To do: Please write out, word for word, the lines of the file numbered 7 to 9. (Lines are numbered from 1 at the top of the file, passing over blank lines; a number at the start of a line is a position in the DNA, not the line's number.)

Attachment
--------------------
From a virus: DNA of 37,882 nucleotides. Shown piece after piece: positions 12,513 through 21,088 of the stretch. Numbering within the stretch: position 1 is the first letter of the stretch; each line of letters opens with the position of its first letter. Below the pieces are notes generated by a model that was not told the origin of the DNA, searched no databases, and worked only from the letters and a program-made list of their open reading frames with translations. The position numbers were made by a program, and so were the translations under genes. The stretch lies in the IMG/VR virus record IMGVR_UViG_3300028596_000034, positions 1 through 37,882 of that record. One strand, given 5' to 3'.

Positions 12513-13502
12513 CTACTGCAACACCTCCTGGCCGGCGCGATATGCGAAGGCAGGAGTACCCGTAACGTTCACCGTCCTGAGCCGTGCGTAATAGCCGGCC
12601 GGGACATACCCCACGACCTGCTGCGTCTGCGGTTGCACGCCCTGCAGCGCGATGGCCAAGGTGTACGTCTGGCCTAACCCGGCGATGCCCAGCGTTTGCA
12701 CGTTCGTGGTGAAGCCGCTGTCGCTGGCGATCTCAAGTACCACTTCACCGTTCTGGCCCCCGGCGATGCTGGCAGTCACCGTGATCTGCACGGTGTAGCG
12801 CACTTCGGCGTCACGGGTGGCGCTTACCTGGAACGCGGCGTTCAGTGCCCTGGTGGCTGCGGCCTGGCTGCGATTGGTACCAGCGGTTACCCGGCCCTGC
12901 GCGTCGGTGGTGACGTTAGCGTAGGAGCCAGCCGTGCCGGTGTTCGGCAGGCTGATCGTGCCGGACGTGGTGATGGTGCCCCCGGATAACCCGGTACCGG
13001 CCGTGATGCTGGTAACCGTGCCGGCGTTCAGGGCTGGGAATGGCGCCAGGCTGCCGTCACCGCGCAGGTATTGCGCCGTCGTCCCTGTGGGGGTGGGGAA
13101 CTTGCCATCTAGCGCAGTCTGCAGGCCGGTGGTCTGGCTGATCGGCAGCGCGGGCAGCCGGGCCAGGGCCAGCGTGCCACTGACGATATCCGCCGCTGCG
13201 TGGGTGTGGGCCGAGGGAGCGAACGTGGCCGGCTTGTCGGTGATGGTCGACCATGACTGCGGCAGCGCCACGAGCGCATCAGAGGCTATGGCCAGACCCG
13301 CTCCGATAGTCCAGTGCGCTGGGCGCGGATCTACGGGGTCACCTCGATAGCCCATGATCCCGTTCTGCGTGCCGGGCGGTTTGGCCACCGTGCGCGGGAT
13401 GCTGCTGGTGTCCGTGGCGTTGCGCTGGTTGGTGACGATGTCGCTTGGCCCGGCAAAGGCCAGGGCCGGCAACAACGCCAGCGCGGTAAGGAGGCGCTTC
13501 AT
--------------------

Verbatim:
12901 GCGTCGGTGGTGACGTTAGCGTAGGAGCCAGCCGTGCCGGTGTTCGGCAGGCTGATCGTGCCGGACGTGGTGATGGTGCCCCCGGATAACCCGGTACCGG
13001 CCGTGATGCTGGTAACCGTGCCGGCGTTCAGGGCTGGGAATGGCGCCAGGCTGCCGTCACCGCGCAGGTATTGCGCCGTCGTCCCTGTGGGGGTGGGGAA
13101 CTTGCCATCTAGCGCAGTCTGCAGGCCGGTGGTCTGGCTGATCGGCAGCGCGGGCAGCCGGGCCAGGGCCAGCGTGCCACTGACGATATCCGCCGCTGCG